Join us for Still Rockin’: A Night of Music to Support Programming and Resources for Older Adults

Join us for Still Rockin’: A Night of Music to Support Programming and Resources for Older Adults

The holidays can be a source of joy and togetherness for scores of people. However, they can also be a source of sadness and anxiety for many others. Some people have estranged families or lost loved ones; others are new to a city, have kids that are unable to make it home, or are recently divorced – leaving them seemingly alone for the holidays. Let’s face it; being home alone on the holidays can be an emotionally tough place to be.

Regardless of your situation, there are plenty of things you can do over the holidays to help you through it. You may not think so now, but being alone is really not as bad as it sounds. Read on and you’ll see what I mean…

Call on Friends

We hesitate to call on friends for the holidays because we don’t want to feel like a burden or interrupt their plans. We often don’t realize how much others love opening up their homes to include friends in their families’ holiday celebrations. Pick up the phone, call a friend and don’t be afraid to ask to be included. Offering to bring a special dish or contribute in some way is always a nice touch.


Staying connected by volunteering at a food bank or shelter will ensure you are around others. You are almost guaranteed to feel better when you realize how blessed you truly are after a day of helping those who might be less fortunate. The inspiration you will gain just might propel you to places you never imagined.

You’re Really NOT Alone

Remember there are others out there that might be in the same position as you this holiday season. Put out the feelers to see who else couldn’t make it home for the holidays, who else lost a loved one, who else is in a new city, who else is recently divorced, etc. Reach out to those people. I guarantee there are others like you out there. Plan and prepare a potluck or a movie marathon with them. Keep your eyes open and ask around; you’d be surprised how many are in the same boat as you.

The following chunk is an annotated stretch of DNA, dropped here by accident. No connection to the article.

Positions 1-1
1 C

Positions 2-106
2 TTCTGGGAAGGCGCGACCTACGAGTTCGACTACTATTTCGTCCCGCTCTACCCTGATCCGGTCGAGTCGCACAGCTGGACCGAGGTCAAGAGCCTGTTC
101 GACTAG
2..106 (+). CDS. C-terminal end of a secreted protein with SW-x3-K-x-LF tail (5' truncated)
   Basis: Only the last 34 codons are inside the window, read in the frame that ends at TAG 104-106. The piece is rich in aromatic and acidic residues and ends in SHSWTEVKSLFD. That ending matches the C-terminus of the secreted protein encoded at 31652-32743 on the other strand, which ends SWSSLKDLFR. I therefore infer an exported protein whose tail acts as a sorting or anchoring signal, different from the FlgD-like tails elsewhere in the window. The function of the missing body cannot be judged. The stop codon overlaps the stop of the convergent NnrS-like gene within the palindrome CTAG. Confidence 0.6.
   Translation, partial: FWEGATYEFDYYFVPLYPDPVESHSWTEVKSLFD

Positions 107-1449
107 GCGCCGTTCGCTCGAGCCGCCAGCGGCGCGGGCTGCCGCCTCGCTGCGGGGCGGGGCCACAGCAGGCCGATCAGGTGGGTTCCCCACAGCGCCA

Go Out

If you’re not up for a ton of social interaction but just need to see that the land of the living still exists – go out. Go out to eat, see a movie, check out a play, go shopping, visit the museum or head to the dog park. Who knows, you might even meet some new friends on some of these outings!

Get Out of Town

Maybe this is the year to throw traditions aside and do something radical or out of the ordinary like taking a tropical vacation over the holidays. There are plenty of singles groups out there planning little skiing or Vegas getaways. If you have the funds, don’t be afraid to try something new. It could turn into your new favorite holiday tradition.

Feeling Anti-Social

Maybe you’ve had your fill of people lately. Maybe you’re in no mood for a ton of social stimulation this holiday; that’s ok – there’s nothing wrong with a little R & R. Treat yourself to a day at the spa or create your own spa at home. Nothing says togetherness like pulling yourself together and finding your inner peace again.

The most important thing is to keep your expectations in check. The holidays are filled with various expectations that come from your past, your family, and how we perceive societal norms. These expectations can collide, creating stress and anxiety. Realizing perfect doesn’t exist and that ‘traditional households’ are not the majority in this country can help you manage your expectations more adequately. Once adjusted, you might find the emotionally tough spot of ‘alone’ you thought you were in is not nearly as tough as it seemed.

Carrie Robertson
Research & Community Education

Chicago Skilled Nursing
Chicago Senior Living

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